Suicide Squad Kinda Sucks. But Hey, So Does 2016

IN THE WEEKS preceding the release of Suicide Squad, things got bad. The Republicans and the Democrats staged their conventions. The RNC played out like free-association improv where the given word was always “terror”; the DNC offered more hope (or at least balloons), but not enough. Zika struck Utah. A rampage hit Dallas. A coup erupted in Turkey. And that was only July. The entire year has been like this, and there’s still so much more of it to go. Surely no one appreciates this more than writer-director David Ayer, who arrived at Comic-Con International wearing a “Make Mexico Great Again” hat clearly meant to mock Donald Trump’s foreign policy and choice of headwear.

That’s because no movie released this summer feels more of the moment than Ayer’s Suicide Squad. Not The Purge: Election Year with its on-the-nose title; not Jason Bournewith its buzzword-y Edward Snowden talk and inexplicably successful Internet companies. No, it’s Suicide Squad with its slightly upside down (or at least askew) moral compass and messy delivery that feels like the right movie for right now. Does opening up your Facebook feed feel like falling into fatalism? Suicide Squad is here to catch you—for better or worse.

This in no way is meant to suggest that a bullet-and-cameos orgy from DC’s burgeoning cinematic universe will make a ripple in the national conversation, let alone spark a substantive one. In fact, its obsession with firefights (an Ayer specialty) couldn’t come at a worse time. But if you’re growing bored of Pokémon Goand looking for a new distraction from the fact that 2016 has been simply atrocious, a movie about a group of ex-cons who turn out to be heroes might be what you need—and even if it’s not, it’s what you’re getting.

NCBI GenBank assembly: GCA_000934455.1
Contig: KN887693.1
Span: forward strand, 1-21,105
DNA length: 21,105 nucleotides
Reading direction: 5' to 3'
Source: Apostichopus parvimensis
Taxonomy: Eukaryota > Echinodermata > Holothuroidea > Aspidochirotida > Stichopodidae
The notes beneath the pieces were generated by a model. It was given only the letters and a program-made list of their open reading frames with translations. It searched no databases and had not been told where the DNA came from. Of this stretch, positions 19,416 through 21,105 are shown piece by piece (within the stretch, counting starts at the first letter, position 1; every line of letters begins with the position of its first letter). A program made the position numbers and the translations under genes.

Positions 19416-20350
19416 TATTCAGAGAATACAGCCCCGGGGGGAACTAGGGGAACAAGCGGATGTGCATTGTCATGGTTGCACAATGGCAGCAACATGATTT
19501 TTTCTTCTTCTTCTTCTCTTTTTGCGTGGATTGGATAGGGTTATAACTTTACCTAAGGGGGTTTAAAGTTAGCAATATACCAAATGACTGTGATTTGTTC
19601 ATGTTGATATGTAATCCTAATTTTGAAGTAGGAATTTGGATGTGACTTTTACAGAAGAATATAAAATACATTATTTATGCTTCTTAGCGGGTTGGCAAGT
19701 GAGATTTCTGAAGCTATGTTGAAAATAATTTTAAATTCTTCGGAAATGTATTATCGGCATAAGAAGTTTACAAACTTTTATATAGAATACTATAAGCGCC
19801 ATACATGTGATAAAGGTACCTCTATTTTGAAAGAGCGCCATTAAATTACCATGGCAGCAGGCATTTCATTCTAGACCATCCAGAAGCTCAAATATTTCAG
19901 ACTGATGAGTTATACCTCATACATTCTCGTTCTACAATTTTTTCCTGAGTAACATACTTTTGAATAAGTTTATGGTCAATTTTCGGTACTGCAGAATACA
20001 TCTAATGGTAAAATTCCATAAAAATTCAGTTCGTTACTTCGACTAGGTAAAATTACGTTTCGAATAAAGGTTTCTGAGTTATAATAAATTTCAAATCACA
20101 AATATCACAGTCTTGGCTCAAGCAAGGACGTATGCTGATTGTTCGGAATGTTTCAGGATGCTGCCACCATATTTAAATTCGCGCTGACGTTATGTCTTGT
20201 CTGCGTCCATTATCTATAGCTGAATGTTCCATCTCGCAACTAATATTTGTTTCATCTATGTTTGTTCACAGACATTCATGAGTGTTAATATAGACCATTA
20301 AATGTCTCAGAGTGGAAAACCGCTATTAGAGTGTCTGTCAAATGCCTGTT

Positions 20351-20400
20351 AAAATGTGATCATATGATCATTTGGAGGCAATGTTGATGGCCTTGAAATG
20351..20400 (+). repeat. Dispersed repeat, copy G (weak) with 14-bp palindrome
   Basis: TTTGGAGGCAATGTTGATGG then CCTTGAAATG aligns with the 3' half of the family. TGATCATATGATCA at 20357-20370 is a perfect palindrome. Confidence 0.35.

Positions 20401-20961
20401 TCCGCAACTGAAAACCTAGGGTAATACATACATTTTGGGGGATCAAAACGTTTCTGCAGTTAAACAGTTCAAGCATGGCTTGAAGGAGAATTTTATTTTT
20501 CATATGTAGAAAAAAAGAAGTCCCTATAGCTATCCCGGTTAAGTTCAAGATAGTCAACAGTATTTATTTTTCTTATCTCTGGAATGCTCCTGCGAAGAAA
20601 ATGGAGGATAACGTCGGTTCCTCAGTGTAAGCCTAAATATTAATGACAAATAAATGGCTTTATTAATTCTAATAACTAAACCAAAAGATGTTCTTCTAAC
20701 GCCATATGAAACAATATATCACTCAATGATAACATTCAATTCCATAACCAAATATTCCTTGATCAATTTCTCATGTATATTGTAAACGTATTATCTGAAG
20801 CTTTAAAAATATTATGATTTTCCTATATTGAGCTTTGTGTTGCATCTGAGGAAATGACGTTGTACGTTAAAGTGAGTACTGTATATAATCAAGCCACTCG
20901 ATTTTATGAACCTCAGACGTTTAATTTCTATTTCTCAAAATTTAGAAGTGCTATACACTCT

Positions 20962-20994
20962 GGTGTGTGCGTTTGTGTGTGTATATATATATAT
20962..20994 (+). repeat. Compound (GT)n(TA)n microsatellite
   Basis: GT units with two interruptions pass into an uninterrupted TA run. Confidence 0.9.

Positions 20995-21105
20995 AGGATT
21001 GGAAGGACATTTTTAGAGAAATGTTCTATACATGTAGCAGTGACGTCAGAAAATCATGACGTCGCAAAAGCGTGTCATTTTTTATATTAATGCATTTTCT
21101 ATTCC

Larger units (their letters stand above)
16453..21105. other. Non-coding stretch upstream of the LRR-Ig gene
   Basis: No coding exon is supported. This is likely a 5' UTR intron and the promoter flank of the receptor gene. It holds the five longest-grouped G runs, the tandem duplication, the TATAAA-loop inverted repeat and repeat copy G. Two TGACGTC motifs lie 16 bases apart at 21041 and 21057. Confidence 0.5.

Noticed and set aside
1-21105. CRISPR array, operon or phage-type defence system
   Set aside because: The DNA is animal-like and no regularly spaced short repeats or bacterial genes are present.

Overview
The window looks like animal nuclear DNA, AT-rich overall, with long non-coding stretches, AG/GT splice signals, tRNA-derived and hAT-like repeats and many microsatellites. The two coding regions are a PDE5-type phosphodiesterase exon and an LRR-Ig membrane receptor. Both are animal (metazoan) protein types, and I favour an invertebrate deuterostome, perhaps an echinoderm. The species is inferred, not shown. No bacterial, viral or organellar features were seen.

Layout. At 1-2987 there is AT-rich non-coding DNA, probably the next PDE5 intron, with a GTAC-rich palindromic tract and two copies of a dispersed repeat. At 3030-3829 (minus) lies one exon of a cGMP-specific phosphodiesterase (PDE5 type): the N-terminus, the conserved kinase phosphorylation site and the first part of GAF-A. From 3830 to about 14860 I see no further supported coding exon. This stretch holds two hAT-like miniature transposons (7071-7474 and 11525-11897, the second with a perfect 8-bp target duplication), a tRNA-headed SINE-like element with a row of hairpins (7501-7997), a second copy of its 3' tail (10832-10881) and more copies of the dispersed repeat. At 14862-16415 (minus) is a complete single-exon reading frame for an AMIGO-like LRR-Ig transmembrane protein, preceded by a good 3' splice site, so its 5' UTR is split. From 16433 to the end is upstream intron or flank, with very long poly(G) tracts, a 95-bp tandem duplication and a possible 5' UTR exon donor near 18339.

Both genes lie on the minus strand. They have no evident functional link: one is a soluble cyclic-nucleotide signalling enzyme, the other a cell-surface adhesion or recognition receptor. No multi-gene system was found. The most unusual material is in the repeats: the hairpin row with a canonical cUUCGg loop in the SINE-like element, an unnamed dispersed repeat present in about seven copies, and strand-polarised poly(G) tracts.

Suicide Squad does more than offer a things-could-be-worse diversion. It taps into the predictable 20-years-later nostalgia for the ’90s. With a soundtrack offering something for every generation since the boomers (shouts to K7!), it’s the kind of grotesquely energetic comic book movie that harkens back to, I dunno, Tank Girl maybe? (Before you yell “Deadpool!” in the comments: I know. But while the two share a certain level of not-kids-stuff, Squad has a graveness Deadpool doesn’t.) Remember when MTV played music videos and some movies felt like long videos? Well, here, just in time for MTV’s promise to bring back Daria, is a two-hour music video hosted by ’90s hero Jared Leto, starring as the dude who grew up into the kinda guy Angela’s mom worried he would. (Yes, he has a tattoo on his face, who cares?! God, mooooooom.)

Actually, let’s talk about the Joker for a second. Leto is now the third Oscar-winner to play the iconic villain, one of whom won his Academy Award for playing the Joker. The role’s been played so often and so well that it’s almost sacrosanct. So does Leto do it (ahem) justice? Yes, actually. He doesn’t eclipse Heath Ledger, who had much more to do in The Dark Knight, but you can sleep well knowing Margot Robbie (the Harley Quinn to his Joker) didn’t have to put up with live-rat delivery for nothing. Leto has the fully unhinged, vaguely pansexual, your-uncle-who-grew-up-on-Adam-West’s-Batman-won’t-get-it goods—even if it feels like a lot of it got cut from the final film.

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